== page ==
In the past few years I’ve been reading and editing a lot of self-published books. Two things I’ve noticed:
1) How good many of them are.
2) How poorly edited most of them are.
The ones I’ve read have more often than not been MUCH better than most people probably expect self-published books to be. The writers have some great ideas, and many really know how to tell a story. But alas, most self-published books are desperately in need of the loving attention of a good editor.
Mistakes I often see:
* Recurring grammatical problems. It seems that very few people can competently conjugate the verbs to lie and to lay, for example.
* Sloppy mistakes. Typos and misspelled words abound.
* Continuity problems. You don’t want your readers thinking: Wait a minute. Wasn’t this character in a restaurant when this conversation started? This frustrates readers, forcing them to click/look back to figure out what’s going on.
* Wrong word choice. Affect and effect, it and it’s, and your and you’re are common troublemakers, but weather and whether, then and than, and dozens of other pairs are often confused as well.
* Weird shifts of tense. Present tense can be used to good effect when telling a story, but don’t shift willy-nilly from past to present.
* Misplaced clauses and modifiers. These can provoke laughs (The patient was referred to a psychologist with severe emotional problems), but all too often they simply trip up the reader, drawing attention to the syntax and away from the story.
Please don’t get the idea that because your book needs editing that means you aren’t a good writer. All books need editing. Even greats like Ernest Hemingway, F. Scott Fitzgerald, and Thomas Wolfe counted on legendary editor Maxwell Perkins to turn their deathless prose into something publishable. We can’t all be so fortunate as to have our own Maxwell Perkins, but any serious writer needs to find a good editor he or she can work with.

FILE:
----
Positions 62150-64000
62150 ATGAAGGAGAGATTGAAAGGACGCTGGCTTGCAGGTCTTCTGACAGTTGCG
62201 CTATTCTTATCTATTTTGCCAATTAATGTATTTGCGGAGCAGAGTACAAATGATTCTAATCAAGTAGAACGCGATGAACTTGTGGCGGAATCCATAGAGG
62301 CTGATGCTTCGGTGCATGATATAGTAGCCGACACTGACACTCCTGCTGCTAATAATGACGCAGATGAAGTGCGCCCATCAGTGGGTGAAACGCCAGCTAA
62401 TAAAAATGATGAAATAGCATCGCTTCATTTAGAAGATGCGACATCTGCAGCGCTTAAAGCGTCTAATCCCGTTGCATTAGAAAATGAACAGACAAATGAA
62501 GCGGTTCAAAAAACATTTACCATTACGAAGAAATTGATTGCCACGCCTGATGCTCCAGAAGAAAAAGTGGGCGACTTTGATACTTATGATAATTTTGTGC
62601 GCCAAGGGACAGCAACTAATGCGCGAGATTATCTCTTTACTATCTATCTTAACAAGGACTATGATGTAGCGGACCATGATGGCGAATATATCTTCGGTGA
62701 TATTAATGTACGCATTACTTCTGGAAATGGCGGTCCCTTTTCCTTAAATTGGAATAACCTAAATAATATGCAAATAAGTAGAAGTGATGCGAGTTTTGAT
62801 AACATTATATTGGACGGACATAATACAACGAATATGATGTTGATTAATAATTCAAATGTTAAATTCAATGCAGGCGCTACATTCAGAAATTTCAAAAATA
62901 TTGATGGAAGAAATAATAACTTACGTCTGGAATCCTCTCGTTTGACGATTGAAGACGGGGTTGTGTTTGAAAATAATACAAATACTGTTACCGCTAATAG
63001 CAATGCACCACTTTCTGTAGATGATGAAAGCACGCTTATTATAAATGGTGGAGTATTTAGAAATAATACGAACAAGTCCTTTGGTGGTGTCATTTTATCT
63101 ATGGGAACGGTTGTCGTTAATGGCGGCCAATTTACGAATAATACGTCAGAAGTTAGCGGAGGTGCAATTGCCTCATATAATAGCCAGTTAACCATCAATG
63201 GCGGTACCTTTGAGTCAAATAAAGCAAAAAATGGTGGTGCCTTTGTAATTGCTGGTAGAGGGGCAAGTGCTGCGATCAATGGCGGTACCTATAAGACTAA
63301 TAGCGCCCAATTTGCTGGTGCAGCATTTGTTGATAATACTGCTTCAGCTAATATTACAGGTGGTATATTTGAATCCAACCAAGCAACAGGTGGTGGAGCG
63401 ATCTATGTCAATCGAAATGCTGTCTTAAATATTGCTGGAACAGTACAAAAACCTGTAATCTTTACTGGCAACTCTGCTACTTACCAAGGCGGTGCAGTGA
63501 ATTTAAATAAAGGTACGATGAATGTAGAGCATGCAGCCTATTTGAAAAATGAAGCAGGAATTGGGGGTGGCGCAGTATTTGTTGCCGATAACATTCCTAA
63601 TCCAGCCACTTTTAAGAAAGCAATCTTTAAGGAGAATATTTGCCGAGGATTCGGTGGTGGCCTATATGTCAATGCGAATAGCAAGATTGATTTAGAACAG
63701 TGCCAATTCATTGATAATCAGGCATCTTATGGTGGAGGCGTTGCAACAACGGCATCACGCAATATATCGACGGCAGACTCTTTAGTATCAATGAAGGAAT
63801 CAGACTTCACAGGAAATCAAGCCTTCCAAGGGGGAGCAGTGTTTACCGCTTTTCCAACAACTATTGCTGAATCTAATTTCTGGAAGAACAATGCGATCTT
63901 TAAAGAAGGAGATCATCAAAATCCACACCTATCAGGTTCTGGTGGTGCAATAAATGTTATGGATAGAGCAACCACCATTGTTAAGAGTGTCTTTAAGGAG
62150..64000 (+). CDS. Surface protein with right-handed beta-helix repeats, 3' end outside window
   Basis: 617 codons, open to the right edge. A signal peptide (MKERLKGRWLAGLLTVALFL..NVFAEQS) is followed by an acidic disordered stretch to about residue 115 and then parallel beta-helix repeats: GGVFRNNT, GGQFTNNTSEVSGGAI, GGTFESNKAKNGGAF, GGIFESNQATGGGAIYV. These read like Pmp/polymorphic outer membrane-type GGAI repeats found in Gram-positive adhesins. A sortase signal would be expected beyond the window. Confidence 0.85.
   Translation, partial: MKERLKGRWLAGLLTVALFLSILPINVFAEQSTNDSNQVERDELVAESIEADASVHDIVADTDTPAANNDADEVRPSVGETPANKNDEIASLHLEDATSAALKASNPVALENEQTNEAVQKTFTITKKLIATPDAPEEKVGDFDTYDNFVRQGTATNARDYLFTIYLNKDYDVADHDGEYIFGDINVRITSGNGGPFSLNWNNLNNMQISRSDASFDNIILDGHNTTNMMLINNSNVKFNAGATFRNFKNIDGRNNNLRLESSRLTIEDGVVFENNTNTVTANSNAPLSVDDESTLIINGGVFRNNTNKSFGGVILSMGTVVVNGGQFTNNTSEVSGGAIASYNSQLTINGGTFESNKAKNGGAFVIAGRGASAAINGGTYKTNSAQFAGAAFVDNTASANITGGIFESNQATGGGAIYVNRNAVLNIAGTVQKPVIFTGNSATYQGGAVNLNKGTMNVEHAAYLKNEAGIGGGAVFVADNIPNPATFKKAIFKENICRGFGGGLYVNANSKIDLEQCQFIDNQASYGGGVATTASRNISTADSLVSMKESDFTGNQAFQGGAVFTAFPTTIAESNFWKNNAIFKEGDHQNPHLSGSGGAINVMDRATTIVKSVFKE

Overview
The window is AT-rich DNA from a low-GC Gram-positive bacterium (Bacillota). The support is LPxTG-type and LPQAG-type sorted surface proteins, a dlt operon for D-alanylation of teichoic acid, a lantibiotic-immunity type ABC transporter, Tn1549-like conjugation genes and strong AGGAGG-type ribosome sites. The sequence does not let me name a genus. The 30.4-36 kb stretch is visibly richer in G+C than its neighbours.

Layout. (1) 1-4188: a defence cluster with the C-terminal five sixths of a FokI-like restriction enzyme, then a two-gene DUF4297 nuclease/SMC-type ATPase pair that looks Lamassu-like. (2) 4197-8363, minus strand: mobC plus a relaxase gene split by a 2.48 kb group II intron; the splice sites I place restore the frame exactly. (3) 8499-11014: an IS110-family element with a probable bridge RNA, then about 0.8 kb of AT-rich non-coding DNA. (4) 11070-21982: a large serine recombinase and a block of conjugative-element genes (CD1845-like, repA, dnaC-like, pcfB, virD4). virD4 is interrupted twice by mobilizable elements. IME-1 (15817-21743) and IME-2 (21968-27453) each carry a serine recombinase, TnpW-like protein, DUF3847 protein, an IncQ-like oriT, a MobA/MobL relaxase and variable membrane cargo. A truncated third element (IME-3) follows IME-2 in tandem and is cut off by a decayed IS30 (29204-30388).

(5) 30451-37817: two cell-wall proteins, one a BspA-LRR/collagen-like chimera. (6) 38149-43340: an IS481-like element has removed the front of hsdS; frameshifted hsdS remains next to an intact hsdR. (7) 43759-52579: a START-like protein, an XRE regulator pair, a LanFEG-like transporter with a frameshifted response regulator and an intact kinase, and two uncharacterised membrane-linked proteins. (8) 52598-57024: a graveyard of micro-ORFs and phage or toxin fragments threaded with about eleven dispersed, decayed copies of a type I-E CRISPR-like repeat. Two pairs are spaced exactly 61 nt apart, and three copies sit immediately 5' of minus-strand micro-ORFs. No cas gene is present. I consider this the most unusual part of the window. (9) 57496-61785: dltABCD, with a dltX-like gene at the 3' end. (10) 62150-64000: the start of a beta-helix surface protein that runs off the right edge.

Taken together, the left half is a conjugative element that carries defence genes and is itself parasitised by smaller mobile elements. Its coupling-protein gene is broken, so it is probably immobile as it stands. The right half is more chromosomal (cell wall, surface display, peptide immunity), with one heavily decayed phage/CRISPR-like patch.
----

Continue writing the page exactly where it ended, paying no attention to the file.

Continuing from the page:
It is nigh impossible to edit your own work. If you can’t afford a professional editor, at least let a literate friend take a blue pencil to your manuscript. I am a professional book editor and would be happy to discuss my services with any interested writers. However, I realize that many self-published writers are unable or unwilling to pay for professional editing services. If you can’t afford a pro, please let someone whose judgment you trust give your work an honest and thorough look before you hit the publish button.
Of course, even if you have dozens of editors champing at the bit to pick at your prose, you still want it as clean as possible when they see it. That means you should do some preliminary self-editing before you pass your work along. Here are some tips on how to edit yourself:
* Put the work aside for at least a few days before you edit it. And edit while you are fresh—if not first thing in the morning, at least after a little downtime.
* Look up everything that looks remotely suspicious. Train yourself to question everything. Are you sure you know the difference between nauseous and nauseated?
* If you aren’t comfortable with grammar, read a few books on the subject. The Big Ten Of Grammar: Identifying And Fixing The Ten Most Frequent Grammatical Errors by William Bradshaw is a good place to start. The Elements of Style by Strunk and White is charming, but mostly useless for what we are talking about here. It’s often misleading and sometimes just plain wrong. I’ll save my Strunk and White rant for another post, but for now, don’t let that book be your only guide.
You’ve spent a lot of time working on your book; you owe it to yourself to not skimp on the editing phase. Taking a little time to sweat the details and having someone else do the same for you can give your work the polish it needs to take it from, “This isn’t bad for a self-published book,” to “Wow. This is a very good book.”
About the Author: Avery Hurt
Avery Hurt is a full-time freelance writer who specializes in health and science journalism and science and literature for kids and young adults. Her work appears regularly in national publications including: The New Physician, Better Homes and Gardens, Parents, Mental_Floss, USA Today, Eating Well, Heart Healthy Living, The Washington Post, and WebMD. Avery is the author of the books, Bullet with Your Name on It: What You Will Probably Die From and What You Can Do About It (Clerisy 2007) and Don’t Worry, I’m Not Contagious: How An Understanding of the Microbes that Live In and On You Can Help Keep You Healthy, forthcoming.